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Mr B's review
Lost in the landscape and lyrical language of this book, the lead up to a breathtaking ending had me losing sense of time and place. In Yorkshire, Elmet, a family lives an isolated but happy life. Having built their home in a copse they consider their own, tensions build when the community question their right to continue this lifestyle. A look at how one person can hold both violence and a gentle nature within, and how this affects those they love.
SHORTLISTED FOR THE MAN BOOKER PRIZE 2017 AND THE PFD/SUNDAY TIMES YOUNG WRITER OF THE YEAR AWARD
WINNER OF A SOMERSET MAUGHAM AWARD AND THE POLARI PRIZE
‘A quiet explosion of a book, exquisite and unforgettable’ The Economist
‘A cleverly constructed rural Gothic fable . . . Elmet is a marvellous achievement’ TLS
‘Pastoral idyll, political expose, cosy family saga and horror tale, it reads like a traditional children’s story that turns into a gangster film: Hansel and Gretel meets The Godfather’ Sunday Times
Daniel is heading north. He is looking for someone. The simplicity of his early life with Daddy and Cathy has turned menacing and fearful. They lived apart in the house that Daddy built for them in the woods with his bare hands. They foraged and hunted.
Cathy was more like their father: fierce and full of simmering anger. Daniel was more like their mother: gentle and kind. Sometimes, their father disappeared, and would return with a rage in his eyes. But when he was at home, he was at peace. He told them that the little copse in Elmet was theirs alone. But that wasn’t true. Local men, greedy and watchful, began to circle like vultures. All the while, the terrible violence in Daddy grew.
Brutal and beautiful in equal measure, Elmet is a compelling portrayal of a family living on the fringes of contemporary society, as well as a gripping exploration of the disturbing actions people are capable of when pushed to their limits.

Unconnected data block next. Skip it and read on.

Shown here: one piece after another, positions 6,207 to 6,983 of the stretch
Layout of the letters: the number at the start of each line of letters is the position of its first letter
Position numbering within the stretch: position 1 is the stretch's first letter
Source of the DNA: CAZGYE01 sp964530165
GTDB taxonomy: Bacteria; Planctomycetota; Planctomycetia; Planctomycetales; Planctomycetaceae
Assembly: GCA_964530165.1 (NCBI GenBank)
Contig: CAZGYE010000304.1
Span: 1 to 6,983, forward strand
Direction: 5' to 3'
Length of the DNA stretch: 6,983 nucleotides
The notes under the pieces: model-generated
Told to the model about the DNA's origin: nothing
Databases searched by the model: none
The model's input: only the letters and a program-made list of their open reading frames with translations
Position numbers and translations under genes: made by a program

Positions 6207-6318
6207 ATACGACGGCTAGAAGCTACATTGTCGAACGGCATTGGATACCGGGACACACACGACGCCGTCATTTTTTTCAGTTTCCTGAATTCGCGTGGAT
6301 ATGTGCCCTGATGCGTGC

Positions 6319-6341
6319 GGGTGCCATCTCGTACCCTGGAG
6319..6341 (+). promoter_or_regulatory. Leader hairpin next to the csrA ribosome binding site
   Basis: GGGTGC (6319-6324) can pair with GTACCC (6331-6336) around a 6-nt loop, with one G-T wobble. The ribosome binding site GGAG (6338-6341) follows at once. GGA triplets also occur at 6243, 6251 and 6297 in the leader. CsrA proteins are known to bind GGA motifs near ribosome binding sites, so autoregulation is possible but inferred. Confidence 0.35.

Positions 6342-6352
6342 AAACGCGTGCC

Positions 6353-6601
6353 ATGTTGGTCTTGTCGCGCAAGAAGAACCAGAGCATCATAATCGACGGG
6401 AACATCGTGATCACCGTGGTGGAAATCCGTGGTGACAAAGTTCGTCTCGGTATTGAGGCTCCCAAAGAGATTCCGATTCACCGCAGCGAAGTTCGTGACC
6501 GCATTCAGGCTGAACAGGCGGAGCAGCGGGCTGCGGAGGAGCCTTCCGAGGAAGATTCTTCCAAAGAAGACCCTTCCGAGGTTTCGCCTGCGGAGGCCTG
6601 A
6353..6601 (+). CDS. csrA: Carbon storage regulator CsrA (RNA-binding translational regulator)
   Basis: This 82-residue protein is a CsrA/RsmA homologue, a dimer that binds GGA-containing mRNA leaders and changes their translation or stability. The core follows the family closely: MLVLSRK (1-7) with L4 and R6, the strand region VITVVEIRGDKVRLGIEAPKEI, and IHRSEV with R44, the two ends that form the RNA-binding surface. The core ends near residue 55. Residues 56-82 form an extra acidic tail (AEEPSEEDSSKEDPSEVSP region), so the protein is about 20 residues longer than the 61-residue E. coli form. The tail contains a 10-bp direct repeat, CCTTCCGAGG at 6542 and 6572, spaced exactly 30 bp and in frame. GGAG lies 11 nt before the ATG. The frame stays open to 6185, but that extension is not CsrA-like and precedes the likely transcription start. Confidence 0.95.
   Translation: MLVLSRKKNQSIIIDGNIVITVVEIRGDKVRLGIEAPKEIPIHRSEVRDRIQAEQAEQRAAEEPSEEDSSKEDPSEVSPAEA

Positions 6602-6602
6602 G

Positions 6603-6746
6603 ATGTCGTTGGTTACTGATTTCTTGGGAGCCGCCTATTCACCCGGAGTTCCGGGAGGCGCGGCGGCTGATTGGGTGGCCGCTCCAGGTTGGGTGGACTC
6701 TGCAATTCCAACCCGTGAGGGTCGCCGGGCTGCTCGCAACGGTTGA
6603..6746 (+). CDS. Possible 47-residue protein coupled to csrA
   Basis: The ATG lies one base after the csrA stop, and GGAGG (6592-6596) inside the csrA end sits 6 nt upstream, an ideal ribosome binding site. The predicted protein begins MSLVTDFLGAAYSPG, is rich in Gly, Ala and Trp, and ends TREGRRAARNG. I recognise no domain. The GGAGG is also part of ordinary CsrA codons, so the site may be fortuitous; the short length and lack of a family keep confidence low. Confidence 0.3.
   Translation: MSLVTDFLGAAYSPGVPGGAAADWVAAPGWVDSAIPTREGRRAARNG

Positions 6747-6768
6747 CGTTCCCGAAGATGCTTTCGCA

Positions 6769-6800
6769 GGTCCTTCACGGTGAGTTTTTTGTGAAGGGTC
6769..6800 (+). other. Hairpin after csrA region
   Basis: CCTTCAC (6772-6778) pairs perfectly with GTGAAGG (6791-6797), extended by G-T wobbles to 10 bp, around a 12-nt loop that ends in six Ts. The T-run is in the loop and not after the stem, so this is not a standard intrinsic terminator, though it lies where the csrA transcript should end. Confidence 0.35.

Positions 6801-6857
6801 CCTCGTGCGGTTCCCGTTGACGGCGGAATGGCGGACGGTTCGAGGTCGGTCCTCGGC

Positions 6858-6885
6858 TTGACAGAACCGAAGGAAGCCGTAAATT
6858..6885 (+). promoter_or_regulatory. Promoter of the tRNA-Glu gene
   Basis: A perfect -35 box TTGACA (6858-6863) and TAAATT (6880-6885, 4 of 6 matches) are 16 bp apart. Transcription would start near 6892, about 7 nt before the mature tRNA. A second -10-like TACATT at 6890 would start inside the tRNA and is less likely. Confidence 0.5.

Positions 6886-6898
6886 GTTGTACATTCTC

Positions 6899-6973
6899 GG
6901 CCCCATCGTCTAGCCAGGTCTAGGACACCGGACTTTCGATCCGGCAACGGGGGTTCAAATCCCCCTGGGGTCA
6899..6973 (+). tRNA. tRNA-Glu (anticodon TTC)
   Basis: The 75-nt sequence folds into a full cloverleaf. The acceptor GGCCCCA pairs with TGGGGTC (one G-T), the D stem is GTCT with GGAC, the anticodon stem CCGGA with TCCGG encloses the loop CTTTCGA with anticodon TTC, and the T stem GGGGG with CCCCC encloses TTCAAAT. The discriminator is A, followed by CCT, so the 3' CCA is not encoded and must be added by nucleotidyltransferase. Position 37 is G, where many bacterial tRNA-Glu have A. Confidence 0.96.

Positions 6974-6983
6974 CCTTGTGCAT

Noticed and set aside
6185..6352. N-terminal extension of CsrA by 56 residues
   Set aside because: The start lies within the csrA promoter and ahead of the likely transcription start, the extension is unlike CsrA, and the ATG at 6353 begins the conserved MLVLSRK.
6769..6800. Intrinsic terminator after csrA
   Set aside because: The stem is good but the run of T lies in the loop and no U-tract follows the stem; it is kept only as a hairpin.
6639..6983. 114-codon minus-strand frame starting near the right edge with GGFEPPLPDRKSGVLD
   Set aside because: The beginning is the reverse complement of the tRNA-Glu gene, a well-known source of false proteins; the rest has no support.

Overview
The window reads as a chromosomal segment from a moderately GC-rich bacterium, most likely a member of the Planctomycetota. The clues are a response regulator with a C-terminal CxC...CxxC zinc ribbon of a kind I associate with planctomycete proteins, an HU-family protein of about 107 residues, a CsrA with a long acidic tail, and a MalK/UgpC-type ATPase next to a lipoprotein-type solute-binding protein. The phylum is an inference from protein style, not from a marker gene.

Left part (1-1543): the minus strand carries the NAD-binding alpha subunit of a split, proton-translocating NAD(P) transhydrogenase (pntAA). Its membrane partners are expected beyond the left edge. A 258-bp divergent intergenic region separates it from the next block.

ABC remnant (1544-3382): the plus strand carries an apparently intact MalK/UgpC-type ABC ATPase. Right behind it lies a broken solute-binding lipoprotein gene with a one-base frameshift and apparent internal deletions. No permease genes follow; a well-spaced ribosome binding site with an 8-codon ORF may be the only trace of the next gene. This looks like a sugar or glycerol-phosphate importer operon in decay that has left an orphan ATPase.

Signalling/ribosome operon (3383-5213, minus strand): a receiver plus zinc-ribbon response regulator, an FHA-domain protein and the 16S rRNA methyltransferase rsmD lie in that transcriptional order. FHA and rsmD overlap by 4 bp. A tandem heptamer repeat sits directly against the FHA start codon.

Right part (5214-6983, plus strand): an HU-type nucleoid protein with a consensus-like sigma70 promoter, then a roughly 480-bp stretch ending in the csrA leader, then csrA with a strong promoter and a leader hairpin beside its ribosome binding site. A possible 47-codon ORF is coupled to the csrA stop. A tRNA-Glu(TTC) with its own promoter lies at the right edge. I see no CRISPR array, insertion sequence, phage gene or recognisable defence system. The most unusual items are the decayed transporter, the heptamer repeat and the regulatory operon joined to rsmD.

With subtle colloquial dialogue and vibrant descriptive passages, this is an evocative read, which deserves attention * Sunday Independent * A novel that straddles the centuries, simultaneously modern and backward-looking, Hardeyesque yet fully engaged with contemporary politics * Literary Review * A cleverly constructed rural Gothic fable written in palatably simple prose . . . Elmet is a marvellous achievement * TLS * At its best, it reminds you of Cormac McCarthy’s The Road * Metro * Rhythmic and lilting . . . a rich and earthy tale * Financial Times * Elmet, with its rugged landscape, violence and high emotion, recalls Wuthering Heights written with a wholly new voice. This debut is the start of something big * Stylist * An impressive slice of contemporary noir steeped in Yorkshire legend . . . Elmet possesses a rich and unfussy lyricism * Guardian * Mozley is a gifted writer . . . Pastoral idyll, political expose, cosy family saga and horror tale, it reads like a traditional children’s story that turns into a gangster film: Hansel and Gretel meets The Godfather * Sunday Times * A work of troubling beauty . . . Brutal, bleak, ethereal * New Statesman * Elmet is in so many ways a wonder to behold. It is also this year’s David among the predictable Goliaths on the Booker list. How thrilling if David were to win against them * Evening Standard * A quiet explosion of a book, exquisite and unforgettable * The Economist *
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